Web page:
At that time our dining room was served by an independent chef Mr. Ogden. I went to Mr. Ogden and asked him what could we do about the students in the dorms, whether he could get some care packages together or box lunches or something. I really didn't know how we were going to handle it and he said it would be virtually impossible, so since we couldn't take food to the students we brought all the students to Thompson Hall. They were given a certain length of time to report to areas which would represent the dorm so that roll could be taken and we were sure they were all there. Thompson Hall was enclosed with all the aluminum shutters and we were virtually closed in. Mr. Ogdon set up a buffet table up stairs, he didn't serve a meal. It was a perpetual buffet going on all the time. Fortunately we didn't lose power, there was no problem there. There were lights on all the time and the students stayed in Thompson Hall almost ten hours that day.
That day they pretty much regulated their own activities. It wasn't too long before they decided that the activity room which is now used for dances down stairs on the bottom floor of Thompson Hall would be a complete place for silence. They put down the mats which were used for tumbling on and so on, so that students could sleep down there and anybody that wanted to rest knew they could find a certain amount of peace and quiet there. When they went down there was a lot of card playing and music, the students had brought guitars over. There were four students who were freshmen at that time, Mary Ann, Marlene, Angnes, and I really can't remember the name of the fourth girl. She was a friend of Mary Ann's from the middle of the state. These four found they could sing together and they formed a singing group then that they continued during the four years in school. They now perform for local groups like the Chamber of Commerce and so on they really were very, very good.
We survived Betsey and fortunately there was no damage and al the students were safe and it was an experience so I think it was all well insulated.
I think it was during that first year also that I began to get some complaints from the students, about a lot of stealing going on. I was perhaps a little impatient and said there isn't much I can do about it if you girls don't keep your rooms locked. Then what am I supposed to do about it? It was at that time I found they couldn't keep their rooms locked because they had no keys. They could lock them while they were in them because there were bolts from inside but when they left the rooms this was when things were being taken. There was no way they could secure their property. I was kind of appalled by this and I started looking into the situation and I found that there were keys for Regina Mundi and Regina Coeli that were nicely hung on hooks in the wall in Thompson Hall but the students didn't have them. There were locks on the doors in the other dorms but no keys. I searched the campus I could not find keys.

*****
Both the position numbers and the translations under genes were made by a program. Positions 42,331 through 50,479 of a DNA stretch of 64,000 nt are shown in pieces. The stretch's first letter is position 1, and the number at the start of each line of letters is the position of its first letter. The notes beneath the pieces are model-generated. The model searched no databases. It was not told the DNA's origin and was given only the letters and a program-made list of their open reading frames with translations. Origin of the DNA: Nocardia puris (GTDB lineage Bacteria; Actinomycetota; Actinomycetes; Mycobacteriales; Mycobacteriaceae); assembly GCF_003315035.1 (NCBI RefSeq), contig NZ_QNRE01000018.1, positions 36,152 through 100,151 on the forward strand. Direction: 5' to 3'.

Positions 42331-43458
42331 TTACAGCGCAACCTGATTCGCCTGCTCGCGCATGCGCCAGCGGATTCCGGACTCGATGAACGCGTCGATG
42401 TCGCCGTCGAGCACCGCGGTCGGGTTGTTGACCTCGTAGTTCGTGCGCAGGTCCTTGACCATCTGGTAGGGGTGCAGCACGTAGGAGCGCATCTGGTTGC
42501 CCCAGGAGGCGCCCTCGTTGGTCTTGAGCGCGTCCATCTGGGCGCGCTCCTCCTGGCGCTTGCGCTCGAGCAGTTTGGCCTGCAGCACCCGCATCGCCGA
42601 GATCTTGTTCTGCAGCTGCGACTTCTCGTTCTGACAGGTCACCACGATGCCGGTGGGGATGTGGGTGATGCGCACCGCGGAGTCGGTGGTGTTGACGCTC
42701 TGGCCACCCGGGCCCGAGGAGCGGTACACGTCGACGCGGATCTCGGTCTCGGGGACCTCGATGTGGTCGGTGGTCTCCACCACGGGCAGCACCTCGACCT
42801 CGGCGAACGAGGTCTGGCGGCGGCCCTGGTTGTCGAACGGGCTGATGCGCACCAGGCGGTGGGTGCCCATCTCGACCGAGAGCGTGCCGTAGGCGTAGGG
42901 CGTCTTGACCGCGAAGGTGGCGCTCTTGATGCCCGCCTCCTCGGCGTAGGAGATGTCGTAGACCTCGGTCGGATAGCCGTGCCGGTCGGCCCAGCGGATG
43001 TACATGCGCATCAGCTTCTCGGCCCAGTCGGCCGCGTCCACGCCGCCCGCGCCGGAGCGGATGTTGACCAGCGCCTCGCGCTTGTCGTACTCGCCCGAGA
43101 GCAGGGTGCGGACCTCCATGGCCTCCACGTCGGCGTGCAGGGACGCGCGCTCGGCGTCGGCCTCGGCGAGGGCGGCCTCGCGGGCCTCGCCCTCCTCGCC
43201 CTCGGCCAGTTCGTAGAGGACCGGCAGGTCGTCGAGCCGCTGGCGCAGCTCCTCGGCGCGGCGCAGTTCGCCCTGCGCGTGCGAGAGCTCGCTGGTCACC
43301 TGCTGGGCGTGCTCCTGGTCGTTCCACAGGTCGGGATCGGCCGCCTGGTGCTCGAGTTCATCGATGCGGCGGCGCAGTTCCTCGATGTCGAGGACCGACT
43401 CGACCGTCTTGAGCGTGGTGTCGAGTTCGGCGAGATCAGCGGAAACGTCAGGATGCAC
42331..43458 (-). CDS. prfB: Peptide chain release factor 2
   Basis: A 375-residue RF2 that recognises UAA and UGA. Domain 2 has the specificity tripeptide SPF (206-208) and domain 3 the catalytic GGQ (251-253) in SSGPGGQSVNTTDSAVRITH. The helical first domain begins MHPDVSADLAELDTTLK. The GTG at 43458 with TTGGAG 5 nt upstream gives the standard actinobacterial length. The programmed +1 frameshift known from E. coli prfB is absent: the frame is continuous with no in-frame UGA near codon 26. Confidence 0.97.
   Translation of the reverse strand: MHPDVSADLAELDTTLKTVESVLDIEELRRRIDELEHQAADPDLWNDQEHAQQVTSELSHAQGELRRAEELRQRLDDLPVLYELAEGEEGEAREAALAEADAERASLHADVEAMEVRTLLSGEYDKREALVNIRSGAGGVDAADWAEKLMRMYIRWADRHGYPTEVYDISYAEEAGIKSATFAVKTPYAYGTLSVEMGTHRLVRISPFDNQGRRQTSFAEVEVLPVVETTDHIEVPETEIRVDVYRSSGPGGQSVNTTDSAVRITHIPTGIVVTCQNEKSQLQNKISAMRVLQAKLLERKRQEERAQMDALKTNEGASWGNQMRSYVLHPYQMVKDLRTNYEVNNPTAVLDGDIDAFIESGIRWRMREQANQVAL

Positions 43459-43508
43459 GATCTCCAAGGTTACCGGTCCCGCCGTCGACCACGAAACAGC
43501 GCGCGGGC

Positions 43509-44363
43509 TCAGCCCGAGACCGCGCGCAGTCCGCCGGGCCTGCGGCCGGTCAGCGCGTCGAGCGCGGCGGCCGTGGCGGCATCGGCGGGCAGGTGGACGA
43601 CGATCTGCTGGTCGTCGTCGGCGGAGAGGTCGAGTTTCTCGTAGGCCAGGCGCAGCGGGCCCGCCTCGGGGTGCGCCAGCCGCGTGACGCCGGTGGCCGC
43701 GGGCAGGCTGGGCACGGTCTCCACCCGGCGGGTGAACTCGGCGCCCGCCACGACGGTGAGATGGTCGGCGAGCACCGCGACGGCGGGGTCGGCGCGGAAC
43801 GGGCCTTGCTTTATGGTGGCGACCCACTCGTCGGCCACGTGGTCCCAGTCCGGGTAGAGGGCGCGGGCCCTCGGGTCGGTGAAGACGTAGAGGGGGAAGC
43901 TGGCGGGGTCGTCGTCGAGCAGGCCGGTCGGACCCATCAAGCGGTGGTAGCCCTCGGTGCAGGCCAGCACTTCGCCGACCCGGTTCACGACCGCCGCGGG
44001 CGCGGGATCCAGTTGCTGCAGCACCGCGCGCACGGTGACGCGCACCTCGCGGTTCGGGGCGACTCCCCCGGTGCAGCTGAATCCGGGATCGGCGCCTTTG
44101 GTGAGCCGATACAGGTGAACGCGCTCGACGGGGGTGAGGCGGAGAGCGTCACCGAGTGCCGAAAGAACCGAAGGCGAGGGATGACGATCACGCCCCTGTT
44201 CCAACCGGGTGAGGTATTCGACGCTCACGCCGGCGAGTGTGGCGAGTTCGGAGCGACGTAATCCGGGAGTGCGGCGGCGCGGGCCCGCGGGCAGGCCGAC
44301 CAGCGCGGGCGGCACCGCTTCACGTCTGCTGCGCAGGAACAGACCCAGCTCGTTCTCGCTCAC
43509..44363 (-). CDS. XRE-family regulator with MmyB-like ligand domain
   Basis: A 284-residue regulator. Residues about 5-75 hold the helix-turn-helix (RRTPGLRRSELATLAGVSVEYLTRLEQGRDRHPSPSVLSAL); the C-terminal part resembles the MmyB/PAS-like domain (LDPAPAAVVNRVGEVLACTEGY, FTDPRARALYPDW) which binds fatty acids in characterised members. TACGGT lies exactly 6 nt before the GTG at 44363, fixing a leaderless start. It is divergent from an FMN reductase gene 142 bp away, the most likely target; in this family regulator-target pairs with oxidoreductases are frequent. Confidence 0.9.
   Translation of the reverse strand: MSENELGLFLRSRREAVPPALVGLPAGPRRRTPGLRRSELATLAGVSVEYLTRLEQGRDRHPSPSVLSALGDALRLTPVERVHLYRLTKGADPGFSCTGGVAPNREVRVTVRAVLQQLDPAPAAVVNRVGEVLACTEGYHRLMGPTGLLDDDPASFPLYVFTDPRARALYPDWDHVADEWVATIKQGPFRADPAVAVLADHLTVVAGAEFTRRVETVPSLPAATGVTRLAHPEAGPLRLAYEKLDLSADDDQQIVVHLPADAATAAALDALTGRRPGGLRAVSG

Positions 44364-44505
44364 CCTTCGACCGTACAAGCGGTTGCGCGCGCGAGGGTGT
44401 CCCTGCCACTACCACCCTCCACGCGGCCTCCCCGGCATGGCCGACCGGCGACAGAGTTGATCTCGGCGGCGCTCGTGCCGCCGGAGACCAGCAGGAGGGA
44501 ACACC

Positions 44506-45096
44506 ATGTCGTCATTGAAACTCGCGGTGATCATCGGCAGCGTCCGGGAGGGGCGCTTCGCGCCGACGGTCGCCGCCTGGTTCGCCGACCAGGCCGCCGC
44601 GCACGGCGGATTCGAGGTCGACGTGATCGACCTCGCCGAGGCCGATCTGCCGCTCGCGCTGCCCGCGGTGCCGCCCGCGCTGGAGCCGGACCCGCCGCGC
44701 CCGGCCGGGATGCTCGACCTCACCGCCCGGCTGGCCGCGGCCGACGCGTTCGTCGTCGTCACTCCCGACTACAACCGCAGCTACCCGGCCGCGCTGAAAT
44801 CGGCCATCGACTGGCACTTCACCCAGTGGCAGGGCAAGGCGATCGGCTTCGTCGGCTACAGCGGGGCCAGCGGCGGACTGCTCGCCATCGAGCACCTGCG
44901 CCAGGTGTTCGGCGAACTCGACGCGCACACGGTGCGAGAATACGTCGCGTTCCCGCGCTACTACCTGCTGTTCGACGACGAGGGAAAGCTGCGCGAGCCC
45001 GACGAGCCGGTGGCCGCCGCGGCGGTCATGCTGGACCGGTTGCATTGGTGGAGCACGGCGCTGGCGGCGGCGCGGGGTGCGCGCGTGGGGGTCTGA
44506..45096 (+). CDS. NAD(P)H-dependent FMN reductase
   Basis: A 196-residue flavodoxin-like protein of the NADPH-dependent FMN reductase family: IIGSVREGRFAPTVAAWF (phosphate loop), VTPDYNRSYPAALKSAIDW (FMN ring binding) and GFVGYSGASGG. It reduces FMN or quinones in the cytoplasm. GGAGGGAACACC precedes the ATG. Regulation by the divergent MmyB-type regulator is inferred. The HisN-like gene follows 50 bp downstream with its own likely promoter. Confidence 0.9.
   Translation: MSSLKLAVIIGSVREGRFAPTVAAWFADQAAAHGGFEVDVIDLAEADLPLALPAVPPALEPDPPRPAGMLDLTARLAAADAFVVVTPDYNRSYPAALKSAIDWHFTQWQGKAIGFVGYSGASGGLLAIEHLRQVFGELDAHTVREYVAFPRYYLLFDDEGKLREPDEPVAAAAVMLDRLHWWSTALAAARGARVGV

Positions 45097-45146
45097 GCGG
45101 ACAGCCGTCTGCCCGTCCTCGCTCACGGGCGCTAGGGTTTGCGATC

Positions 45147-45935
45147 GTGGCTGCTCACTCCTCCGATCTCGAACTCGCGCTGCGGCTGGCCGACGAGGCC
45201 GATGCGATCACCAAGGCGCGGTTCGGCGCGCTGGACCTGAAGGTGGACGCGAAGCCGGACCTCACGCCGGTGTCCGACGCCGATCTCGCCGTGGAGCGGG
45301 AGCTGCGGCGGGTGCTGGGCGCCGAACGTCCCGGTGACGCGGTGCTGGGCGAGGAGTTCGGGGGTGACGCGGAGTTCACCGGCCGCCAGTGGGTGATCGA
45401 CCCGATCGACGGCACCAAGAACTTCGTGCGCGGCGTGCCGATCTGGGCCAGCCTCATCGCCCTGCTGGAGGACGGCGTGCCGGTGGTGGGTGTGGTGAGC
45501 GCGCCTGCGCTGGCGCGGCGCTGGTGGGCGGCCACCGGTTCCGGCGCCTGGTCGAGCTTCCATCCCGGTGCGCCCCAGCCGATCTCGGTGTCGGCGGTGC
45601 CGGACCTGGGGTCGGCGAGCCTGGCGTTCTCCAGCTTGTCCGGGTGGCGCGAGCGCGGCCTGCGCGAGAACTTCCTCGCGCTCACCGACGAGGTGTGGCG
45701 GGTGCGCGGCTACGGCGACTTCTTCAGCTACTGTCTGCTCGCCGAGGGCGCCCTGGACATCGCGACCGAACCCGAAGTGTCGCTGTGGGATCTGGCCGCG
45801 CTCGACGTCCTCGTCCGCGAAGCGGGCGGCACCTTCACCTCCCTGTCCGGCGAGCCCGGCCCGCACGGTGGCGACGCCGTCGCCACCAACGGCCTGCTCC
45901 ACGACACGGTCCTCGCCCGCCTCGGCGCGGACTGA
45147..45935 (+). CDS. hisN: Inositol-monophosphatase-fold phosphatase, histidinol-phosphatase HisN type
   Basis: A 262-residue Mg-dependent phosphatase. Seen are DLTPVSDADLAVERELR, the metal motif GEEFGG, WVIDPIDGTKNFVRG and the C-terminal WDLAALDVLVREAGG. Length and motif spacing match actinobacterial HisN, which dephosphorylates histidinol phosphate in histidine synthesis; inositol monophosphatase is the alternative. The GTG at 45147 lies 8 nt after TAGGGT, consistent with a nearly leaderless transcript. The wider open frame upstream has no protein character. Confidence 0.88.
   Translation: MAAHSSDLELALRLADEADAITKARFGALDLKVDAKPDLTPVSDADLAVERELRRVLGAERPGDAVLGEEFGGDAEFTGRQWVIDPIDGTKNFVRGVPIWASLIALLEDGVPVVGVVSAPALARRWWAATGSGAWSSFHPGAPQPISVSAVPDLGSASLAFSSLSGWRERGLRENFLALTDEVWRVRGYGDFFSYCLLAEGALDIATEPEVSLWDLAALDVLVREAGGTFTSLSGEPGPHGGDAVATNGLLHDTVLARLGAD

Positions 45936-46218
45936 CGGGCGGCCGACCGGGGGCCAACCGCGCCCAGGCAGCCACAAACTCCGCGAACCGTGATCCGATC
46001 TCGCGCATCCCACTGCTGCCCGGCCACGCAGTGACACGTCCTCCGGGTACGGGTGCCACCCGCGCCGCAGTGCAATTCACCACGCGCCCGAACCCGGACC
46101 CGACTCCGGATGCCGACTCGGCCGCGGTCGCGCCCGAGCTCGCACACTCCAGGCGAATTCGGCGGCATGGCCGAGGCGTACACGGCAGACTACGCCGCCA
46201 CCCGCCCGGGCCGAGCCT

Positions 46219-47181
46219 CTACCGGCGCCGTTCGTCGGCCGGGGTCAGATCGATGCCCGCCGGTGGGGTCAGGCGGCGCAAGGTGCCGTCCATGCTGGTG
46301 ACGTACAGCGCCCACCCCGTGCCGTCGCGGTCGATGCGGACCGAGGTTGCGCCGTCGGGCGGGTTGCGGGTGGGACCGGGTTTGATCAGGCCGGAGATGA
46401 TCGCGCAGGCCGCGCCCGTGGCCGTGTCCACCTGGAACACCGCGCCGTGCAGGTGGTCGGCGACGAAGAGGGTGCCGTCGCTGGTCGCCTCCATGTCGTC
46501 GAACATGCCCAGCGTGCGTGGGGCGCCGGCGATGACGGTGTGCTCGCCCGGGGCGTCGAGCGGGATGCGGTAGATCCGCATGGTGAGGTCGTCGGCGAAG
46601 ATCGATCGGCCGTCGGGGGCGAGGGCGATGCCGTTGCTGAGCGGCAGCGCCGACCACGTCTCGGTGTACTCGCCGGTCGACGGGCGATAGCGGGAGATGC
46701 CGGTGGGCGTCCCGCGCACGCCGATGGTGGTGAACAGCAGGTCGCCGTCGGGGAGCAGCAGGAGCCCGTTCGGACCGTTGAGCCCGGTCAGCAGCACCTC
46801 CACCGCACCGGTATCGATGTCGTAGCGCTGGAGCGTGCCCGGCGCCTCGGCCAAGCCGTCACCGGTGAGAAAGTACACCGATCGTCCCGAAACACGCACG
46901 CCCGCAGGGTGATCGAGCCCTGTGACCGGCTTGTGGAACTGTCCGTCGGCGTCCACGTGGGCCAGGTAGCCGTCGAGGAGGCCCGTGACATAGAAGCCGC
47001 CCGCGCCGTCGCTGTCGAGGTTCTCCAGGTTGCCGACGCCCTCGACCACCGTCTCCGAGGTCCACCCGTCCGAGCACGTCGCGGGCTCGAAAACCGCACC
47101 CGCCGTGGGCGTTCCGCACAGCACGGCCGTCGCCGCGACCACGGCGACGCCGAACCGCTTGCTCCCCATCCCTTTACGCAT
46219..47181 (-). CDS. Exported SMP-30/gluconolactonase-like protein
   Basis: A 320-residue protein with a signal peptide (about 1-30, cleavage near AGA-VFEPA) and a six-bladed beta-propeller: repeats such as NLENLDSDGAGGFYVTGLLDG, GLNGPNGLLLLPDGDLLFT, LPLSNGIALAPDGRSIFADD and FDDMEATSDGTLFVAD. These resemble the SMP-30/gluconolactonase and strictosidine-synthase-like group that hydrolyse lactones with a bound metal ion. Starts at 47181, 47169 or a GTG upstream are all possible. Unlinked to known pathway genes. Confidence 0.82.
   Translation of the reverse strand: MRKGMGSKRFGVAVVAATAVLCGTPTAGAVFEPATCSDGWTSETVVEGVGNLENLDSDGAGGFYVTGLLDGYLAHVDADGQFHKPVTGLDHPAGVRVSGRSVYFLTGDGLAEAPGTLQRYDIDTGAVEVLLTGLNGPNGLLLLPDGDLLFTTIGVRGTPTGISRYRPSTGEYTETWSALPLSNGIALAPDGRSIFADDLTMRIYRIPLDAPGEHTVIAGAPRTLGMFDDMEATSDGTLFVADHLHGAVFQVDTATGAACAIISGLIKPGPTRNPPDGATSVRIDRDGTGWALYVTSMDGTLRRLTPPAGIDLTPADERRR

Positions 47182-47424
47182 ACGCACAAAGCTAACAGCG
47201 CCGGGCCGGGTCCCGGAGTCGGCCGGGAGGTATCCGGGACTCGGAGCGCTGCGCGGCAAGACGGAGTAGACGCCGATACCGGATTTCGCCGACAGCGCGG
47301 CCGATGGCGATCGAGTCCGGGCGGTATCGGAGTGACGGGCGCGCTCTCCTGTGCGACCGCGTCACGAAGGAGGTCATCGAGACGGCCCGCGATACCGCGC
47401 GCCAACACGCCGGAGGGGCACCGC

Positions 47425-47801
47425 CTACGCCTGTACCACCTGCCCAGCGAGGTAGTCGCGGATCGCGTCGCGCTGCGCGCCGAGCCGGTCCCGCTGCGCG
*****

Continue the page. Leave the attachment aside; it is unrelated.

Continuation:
I asked people, nobody seemed to know anything about keys until I talked to one of the maintenance men and he said that about a year before Sister Grace Ellen had given him a can of keys and told him to get rid of them. I asked him what he did with them and he said he, "threw them in a canal behind my house." I never expected to see them. About a week after that Danny appeared with this can of muddy, rusty keys he had dug out of the canal. They looked like door keys, he had no idea where they came from or what they fit and I didn't either, but I cleaned them up and I decided I'll see whether they fit the doors. I was living in Kelly House then on the second floor so in the evening I took a chair out and I began to try keys and I thought if I found some keys that fit no doubt they all fit. It would be just a matter of matching them up and I did. I began to realize that these were in fact the keys for those houses. It took me about two months to match them up. I just took a chair and I sat at the door in the evening and I tried them and when I found one that matched I labeled it. I would say I found about 80% of the keys, they weren't all there. They were keys from Weber, Farrell, and Kelly. I then had a locksmith come out to get the pattern from the both of the other keys. We had keys made for all the dorms I kept those as masters, had keys made, ordered key tags and we issued keys to the students. So I think it in 1967 was the first time that the girls had keys to their rooms. Of course they were issued ever since then so I guess you can say are a small trusting. This is what I mean by saying it really was small and informal but the time had come where we should perhaps be more realistic and see that there was a need for such things.